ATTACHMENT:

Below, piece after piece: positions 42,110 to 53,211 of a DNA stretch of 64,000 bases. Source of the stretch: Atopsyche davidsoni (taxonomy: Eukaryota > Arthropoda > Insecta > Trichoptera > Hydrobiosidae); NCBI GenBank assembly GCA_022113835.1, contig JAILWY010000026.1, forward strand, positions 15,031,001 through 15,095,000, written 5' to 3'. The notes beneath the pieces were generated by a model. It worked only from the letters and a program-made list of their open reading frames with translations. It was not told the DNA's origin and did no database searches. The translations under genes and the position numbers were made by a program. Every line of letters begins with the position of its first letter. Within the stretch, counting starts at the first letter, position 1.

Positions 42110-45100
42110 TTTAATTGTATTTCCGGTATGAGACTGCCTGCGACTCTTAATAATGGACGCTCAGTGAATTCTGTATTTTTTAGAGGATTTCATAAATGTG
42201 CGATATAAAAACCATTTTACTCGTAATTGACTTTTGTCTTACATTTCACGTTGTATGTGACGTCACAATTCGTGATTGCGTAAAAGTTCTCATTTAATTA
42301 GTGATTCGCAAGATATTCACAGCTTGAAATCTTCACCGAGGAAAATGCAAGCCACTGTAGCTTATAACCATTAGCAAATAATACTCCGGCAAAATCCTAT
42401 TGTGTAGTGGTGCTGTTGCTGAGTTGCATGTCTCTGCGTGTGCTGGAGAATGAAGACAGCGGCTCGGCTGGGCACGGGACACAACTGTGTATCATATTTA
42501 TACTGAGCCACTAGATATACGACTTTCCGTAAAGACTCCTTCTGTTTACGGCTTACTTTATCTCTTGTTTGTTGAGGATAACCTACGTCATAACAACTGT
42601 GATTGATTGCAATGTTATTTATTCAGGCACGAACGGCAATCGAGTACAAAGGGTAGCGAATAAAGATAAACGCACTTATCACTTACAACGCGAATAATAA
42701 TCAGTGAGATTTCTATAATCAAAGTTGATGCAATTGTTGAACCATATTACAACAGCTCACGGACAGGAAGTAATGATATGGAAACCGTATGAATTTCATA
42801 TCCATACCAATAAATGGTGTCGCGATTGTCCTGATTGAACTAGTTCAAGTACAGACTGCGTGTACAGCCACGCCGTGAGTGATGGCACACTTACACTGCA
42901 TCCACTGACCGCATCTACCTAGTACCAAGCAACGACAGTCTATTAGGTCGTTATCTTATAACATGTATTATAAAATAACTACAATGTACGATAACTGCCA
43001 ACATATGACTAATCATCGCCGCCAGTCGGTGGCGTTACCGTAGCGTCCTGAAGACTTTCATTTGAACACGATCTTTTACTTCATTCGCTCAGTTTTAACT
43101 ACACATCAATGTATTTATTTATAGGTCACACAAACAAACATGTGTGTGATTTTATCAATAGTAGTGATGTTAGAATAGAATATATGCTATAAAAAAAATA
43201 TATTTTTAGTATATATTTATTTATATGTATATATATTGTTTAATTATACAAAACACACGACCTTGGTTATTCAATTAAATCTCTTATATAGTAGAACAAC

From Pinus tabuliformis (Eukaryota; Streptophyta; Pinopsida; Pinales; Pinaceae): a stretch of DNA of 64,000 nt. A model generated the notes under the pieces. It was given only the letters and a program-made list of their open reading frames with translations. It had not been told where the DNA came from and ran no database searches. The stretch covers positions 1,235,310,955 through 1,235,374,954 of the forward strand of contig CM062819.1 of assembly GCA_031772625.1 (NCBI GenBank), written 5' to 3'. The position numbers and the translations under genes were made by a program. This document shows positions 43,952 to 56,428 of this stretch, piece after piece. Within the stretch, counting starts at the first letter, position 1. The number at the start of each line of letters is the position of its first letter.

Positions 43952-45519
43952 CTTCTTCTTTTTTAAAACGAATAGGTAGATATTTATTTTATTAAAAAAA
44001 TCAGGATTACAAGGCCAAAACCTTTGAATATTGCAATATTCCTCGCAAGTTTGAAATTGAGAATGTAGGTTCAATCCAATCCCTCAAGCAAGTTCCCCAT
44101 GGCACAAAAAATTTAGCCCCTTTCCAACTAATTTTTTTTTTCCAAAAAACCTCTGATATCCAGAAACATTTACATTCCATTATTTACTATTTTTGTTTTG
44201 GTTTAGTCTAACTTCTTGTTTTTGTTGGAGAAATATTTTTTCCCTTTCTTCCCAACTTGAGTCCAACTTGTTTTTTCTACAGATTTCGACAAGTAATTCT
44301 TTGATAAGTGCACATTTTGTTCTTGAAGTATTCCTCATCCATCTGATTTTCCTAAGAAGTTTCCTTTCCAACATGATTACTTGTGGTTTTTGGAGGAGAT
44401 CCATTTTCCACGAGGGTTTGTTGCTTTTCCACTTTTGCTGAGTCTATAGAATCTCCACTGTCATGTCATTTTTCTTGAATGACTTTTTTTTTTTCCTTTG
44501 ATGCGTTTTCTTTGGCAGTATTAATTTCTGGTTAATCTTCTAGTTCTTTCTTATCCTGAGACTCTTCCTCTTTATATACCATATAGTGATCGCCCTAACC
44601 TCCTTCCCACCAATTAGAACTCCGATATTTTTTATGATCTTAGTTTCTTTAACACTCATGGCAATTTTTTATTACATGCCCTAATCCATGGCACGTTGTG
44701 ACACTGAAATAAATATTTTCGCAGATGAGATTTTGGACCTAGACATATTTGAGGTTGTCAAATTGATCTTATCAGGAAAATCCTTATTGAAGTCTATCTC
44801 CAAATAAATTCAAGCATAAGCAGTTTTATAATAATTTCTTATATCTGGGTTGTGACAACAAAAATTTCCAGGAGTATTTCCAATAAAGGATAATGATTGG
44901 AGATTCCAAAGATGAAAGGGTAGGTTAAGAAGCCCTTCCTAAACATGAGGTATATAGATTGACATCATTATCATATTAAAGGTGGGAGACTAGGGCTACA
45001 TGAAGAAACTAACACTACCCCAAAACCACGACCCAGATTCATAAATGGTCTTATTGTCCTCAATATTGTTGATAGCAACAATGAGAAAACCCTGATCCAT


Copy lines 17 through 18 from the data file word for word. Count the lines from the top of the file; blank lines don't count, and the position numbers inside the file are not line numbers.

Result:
43952 CTTCTTCTTTTTTAAAACGAATAGGTAGATATTTATTTTATTAAAAAAA
44001 TCAGGATTACAAGGCCAAAACCTTTGAATATTGCAATATTCCTCGCAAGTTTGAAATTGAGAATGTAGGTTCAATCCAATCCCTCAAGCAAGTTCCCCAT